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October 14, 2012

Highlights of Question 3

To qualify, a patient must have been diagnosed with a debilitating medical condition, such as cancer, glaucoma, HIV-positive status or AIDS, hepatitis C, Crohn’s disease, Parkinson’s disease, ALS, or multiple sclerosis.

The patient would also have to obtain a written certification, from a physician with whom the patient has a bona fide physician-patient relationship, that the patient has a specific debilitating medical condition.

Patients would be allowed to possess up to a 60-day supply of marijuana for their personal medical use. The state Department of Public Health (DPH) would decide what amount would be a 60-day supply.

Patients or caregivers can grow only enough plants, in a closed, locked facility, for a 60-day supply of marijuana for the patient’s own use.

Nonprofit medical marijuana treatment centers would be allowed to grow, process and provide marijuana to patients or their caregivers. A treatment center would have to apply for a DPH registration, pay a fee to offset DPH’s administrative costs, identify its location and one additional location, if any, where marijuana would be grown; and submit operating procedures, consistent with rules to be issued by DPH, including cultivation and storage of marijuana only in enclosed, locked facilities.

A treatment center’s personnel would have to register with DPH before working or volunteering at the center, be at least 21 years old, and have no felony drug convictions.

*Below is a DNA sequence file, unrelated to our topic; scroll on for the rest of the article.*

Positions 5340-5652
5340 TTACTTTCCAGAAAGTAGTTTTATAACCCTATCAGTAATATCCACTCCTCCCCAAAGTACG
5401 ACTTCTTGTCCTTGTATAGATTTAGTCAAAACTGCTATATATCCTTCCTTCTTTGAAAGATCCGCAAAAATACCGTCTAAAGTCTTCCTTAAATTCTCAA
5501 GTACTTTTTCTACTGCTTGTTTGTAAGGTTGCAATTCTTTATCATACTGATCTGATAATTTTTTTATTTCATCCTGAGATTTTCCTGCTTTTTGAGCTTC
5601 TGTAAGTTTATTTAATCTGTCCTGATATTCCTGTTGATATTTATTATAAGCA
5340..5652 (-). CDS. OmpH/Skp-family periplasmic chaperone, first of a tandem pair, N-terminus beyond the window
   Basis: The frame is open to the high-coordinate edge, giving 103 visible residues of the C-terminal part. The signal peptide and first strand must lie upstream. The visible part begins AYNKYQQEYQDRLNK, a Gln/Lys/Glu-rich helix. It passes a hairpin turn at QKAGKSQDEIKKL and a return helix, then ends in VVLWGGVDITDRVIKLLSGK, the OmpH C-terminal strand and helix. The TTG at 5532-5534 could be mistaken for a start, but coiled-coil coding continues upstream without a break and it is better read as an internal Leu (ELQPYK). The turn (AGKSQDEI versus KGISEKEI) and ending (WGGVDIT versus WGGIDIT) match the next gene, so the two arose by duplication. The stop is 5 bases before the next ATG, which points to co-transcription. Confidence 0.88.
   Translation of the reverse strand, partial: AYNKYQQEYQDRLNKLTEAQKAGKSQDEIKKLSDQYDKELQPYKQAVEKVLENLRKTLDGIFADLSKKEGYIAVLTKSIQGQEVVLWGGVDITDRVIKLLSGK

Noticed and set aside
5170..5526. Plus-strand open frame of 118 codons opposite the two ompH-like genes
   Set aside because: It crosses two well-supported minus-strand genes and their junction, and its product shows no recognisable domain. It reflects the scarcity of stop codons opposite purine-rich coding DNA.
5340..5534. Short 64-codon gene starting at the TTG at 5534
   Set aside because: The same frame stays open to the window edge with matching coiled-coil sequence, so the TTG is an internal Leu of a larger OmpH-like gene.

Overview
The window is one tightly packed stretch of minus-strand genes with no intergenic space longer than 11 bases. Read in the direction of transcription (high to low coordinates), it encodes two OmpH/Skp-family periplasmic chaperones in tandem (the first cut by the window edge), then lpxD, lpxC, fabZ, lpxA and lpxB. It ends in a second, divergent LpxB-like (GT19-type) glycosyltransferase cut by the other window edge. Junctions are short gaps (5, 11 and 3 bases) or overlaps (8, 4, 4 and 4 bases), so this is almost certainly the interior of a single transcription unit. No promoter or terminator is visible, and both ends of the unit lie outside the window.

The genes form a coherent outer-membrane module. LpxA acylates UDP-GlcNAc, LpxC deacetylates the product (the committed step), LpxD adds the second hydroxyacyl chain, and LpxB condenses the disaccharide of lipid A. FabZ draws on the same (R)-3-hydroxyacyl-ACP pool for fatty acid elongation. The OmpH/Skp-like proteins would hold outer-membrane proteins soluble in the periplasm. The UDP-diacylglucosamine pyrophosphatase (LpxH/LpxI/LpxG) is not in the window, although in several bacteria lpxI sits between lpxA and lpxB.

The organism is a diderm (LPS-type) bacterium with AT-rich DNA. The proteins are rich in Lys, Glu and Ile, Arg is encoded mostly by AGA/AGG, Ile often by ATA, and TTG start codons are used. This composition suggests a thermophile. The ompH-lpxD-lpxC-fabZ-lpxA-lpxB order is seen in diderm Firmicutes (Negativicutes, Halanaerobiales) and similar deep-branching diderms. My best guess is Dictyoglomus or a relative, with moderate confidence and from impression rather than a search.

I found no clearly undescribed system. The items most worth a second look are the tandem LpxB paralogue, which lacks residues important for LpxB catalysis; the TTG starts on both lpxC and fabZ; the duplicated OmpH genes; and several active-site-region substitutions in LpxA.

In 2013, there could be no more than 35 treatment centers, with at least one but not more than five centers in each county. In later years, DPH could modify the number of centers.

Fraudulent use of a DPH registration could be punished by up to six months in a house of correction or a fine of up to $500, and fraudulent use of a registration for the sale, distribution, or trafficking of marijuana for non-medical use for profit could be punished by up to five years in state prison or by 2-1/2 years in a house of correction.

The proposed law would not give immunity under federal law or obstruct federal enforcement of federal law and would not supersede Massachusetts laws prohibiting possession, cultivation, or sale of marijuana for non-medical purposes.

The proposed law would take effect Jan. 1, 2013, and states that if any of its part were declared invalid, the other parts would stay in effect.

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